Indianapolis-based Schneider Corporation’s software-as-a-service e-government solutions seek to change the very nature of how citizens interact with local governments, improving constituent service while lowering costs. Schneider accepted the Tech Services Award for IT to Support Go-to-Market during the 15th annual TechPoint Mira Awards honoring the best of tech in Indiana.

Last year, Schneider saved taxpayers more than 11 million trips to local government offices by providing innovative, industry-leading solutions to help organizations get the most from their limited resources.

With creative product solutions such as Beacon,  a typical local government client can save on average more than $150,000 each year in employee benefits from reduced counter traffic. The estimated total financial impact of Schneider’s e-government solutions reach into the tens of millions of dollars each year.

The Mira Awards judges were impressed by the level of modernization and scalability that Schneider is bringing to local governments, and the tremendous time and cost savings they are offering citizens, taxpayers and their government representatives.

Tasks that would have previously taken four days to complete now take just a few hours and much fewer resources. In fact, one Schneider government customer told the company that Schneider’s product Beacon is the best employee they have.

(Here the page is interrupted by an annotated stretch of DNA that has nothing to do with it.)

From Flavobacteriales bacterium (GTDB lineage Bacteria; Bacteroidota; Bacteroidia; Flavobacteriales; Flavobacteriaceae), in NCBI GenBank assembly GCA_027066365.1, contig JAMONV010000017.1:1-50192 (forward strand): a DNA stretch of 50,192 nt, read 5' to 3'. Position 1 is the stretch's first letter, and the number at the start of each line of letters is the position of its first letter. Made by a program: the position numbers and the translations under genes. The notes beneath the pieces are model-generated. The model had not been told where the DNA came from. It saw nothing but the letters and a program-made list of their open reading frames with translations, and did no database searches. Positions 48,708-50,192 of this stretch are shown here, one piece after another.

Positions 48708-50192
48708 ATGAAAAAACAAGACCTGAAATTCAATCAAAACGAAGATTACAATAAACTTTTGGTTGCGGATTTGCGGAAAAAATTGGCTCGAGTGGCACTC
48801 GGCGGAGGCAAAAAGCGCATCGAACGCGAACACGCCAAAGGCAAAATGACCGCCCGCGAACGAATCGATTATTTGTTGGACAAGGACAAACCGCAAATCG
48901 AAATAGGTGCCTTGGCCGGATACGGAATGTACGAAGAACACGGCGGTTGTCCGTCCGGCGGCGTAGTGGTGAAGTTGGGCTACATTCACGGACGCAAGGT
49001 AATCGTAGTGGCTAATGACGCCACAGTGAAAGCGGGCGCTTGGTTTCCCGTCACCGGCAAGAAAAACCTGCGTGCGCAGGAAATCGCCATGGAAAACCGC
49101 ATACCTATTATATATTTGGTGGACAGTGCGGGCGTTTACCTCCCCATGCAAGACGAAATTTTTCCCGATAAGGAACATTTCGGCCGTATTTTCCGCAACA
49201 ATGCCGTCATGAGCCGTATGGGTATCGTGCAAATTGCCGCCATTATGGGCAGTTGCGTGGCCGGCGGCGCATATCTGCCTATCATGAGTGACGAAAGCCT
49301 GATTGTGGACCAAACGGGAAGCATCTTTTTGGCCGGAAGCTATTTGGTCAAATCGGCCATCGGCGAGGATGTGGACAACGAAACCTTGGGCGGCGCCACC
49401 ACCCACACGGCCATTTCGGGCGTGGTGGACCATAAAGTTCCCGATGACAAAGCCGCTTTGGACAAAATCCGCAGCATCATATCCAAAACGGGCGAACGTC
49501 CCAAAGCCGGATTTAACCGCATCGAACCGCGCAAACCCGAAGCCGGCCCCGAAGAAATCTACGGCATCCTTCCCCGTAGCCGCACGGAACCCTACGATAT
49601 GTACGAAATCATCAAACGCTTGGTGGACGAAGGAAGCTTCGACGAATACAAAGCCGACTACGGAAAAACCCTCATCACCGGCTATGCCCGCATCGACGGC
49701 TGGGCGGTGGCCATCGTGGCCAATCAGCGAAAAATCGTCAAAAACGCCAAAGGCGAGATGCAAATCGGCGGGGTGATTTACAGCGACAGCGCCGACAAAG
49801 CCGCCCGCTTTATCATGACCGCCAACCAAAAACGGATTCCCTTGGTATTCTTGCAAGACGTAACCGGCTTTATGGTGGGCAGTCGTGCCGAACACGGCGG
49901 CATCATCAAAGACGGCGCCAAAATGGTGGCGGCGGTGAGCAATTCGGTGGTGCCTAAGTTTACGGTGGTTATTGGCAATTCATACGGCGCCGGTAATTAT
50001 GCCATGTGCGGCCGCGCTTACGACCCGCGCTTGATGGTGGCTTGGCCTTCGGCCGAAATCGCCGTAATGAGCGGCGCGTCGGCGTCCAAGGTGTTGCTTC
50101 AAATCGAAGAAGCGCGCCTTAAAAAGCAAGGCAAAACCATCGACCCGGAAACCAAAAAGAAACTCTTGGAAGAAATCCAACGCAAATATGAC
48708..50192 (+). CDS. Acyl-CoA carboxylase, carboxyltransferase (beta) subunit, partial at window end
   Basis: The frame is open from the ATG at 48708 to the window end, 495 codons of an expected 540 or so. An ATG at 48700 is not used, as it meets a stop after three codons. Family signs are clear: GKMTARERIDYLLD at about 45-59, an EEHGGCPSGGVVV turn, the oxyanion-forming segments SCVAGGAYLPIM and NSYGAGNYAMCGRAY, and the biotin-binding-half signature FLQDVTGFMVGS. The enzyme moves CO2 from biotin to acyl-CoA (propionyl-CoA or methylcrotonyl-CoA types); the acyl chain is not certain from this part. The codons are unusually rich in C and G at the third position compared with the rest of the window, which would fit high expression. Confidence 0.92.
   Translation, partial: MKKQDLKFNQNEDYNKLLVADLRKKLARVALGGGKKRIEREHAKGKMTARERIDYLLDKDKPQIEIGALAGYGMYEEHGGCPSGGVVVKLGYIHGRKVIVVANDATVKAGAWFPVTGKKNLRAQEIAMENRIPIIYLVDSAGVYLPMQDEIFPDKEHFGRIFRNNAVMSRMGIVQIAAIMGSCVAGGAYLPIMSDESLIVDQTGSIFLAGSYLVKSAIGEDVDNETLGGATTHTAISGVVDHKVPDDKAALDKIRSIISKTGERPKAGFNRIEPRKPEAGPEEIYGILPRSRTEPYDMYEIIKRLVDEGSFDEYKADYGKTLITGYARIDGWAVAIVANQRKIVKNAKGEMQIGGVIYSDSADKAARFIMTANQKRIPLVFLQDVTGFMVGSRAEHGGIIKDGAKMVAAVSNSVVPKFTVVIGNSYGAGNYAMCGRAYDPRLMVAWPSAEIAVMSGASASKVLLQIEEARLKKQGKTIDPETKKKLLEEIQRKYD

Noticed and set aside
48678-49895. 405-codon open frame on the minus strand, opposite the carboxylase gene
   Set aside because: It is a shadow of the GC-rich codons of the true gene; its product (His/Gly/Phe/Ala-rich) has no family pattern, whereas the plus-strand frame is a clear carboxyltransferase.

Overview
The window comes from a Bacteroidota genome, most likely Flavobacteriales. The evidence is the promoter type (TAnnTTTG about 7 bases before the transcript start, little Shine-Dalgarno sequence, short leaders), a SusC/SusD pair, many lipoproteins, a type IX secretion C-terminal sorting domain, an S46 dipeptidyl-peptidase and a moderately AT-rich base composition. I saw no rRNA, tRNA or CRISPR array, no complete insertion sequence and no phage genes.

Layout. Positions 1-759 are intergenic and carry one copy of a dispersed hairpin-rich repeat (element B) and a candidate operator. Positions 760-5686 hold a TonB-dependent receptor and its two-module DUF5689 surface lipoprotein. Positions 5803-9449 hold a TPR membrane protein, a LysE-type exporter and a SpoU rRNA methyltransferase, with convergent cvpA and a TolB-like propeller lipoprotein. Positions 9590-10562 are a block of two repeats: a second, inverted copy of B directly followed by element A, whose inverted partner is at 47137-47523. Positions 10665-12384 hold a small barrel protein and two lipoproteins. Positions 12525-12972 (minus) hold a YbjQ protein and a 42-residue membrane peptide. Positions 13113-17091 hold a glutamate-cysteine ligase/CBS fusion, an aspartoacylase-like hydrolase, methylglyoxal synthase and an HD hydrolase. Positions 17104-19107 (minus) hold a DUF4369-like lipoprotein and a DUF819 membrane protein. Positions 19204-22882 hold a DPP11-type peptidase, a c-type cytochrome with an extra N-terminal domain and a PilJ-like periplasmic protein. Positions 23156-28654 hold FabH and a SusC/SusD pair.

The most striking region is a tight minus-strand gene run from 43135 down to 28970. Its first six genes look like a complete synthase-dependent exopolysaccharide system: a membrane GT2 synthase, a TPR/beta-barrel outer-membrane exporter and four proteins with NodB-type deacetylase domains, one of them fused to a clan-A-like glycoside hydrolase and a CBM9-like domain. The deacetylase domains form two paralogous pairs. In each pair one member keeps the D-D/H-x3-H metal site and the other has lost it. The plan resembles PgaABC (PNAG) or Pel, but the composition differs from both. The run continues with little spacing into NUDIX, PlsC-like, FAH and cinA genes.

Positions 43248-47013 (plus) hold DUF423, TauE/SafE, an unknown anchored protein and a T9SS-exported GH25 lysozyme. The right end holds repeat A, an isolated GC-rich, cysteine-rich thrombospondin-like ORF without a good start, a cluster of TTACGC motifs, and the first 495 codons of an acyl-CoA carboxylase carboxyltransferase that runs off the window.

With major endorsements from referral sources like real estate website Zillow, and major sales wins like the national contract bid for Arkansas, Schneider is changing the way the public does research and offering tools that limit the size and cost of government.


TechPoint, Indiana’s technology growth initiative, honored Schneider and 14 other Indiana-based companies, entrepreneurs and educators for their technology excellence and innovation on May 3, at the Mira Awards gala presented by BKD CPAs & Advisors. Mira — Latin for miracle and a variable star thousands of times brighter than the Earth’s sun — represents the best of tech in Indiana each year.

Forty-eight independent, volunteer judges spent more than 700 collective hours reviewing the applications, interviewing the nominees and choosing the 15 winners. Judges were primarily subject matter experts and experienced company executives.